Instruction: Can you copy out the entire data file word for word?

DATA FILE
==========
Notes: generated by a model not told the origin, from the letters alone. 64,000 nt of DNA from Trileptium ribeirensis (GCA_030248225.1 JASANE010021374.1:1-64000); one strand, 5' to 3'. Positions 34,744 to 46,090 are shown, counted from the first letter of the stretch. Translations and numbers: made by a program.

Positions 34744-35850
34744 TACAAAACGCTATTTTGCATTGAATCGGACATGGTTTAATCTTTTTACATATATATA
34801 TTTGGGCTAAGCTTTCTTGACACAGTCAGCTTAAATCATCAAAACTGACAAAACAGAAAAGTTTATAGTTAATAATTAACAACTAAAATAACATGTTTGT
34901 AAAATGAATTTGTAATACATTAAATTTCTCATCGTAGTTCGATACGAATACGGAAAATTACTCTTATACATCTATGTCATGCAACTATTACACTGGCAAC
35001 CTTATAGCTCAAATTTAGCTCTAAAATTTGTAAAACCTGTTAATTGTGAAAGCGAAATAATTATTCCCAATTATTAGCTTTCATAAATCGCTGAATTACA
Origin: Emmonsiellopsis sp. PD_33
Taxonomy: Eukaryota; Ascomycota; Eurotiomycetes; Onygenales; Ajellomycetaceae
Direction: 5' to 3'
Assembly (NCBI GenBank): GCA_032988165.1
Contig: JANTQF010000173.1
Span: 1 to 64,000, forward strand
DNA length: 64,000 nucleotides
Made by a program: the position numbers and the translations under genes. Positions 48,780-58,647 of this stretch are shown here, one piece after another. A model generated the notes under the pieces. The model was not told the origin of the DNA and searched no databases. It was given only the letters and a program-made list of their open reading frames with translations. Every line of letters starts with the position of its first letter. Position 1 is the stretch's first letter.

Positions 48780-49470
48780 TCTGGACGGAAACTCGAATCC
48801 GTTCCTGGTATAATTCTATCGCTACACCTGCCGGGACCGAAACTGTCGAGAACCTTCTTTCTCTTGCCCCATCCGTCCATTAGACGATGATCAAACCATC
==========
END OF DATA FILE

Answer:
Notes: generated by a model not told the origin, from the letters alone. 64,000 nt of DNA from Trileptium ribeirensis (GCA_030248225.1 JASANE010021374.1:1-64000); one strand, 5' to 3'. Positions 34,744 to 46,090 are shown, counted from the first letter of the stretch. Translations and numbers: made by a program.

Positions 34744-35850
34744 TACAAAACGCTATTTTGCATTGAATCGGACATGGTTTAATCTTTTTACATATATATA
34801 TTTGGGCTAAGCTTTCTTGACACAGTCAGCTTAAATCATCAAAACTGACAAAACAGAAAAGTTTATAGTTAATAATTAACAACTAAAATAACATGTTTGT
34901 AAAATGAATTTGTAATACATTAAATTTCTCATCGTAGTTCGATACGAATACGGAAAATTACTCTTATACATCTATGTCATGCAACTATTACACTGGCAAC
35001 CTTATAGCTCAAATTTAGCTCTAAAATTTGTAAAACCTGTTAATTGTGAAAGCGAAATAATTATTCCCAATTATTAGCTTTCATAAATCGCTGAATTACA
Origin: Emmonsiellopsis sp. PD_33
Taxonomy: Eukaryota; Ascomycota; Eurotiomycetes; Onygenales; Ajellomycetaceae
Direction: 5' to 3'
Assembly (NCBI GenBank): GCA_032988165.1
Contig: JANTQF010000173.1
Span: 1 to 64,000, forward strand
DNA length: 64,000 nucleotides
Made by a program: the position numbers and the translations under genes. Positions 48,780-58,647 of this stretch are shown here, one piece after another. A model generated the notes under the pieces. The model was not told the origin of the DNA and searched no databases. It was given only the letters and a program-made list of their open reading frames with translations. Every line of letters starts with the position of its first letter. Position 1 is the stretch's first letter.

Positions 48780-49470
48780 TCTGGACGGAAACTCGAATCC
48801 GTTCCTGGTATAATTCTATCGCTACACCTGCCGGGACCGAAACTGTCGAGAACCTTCTTTCTCTTGCCCCATCCGTCCATTAGACGATGATCAAACCATC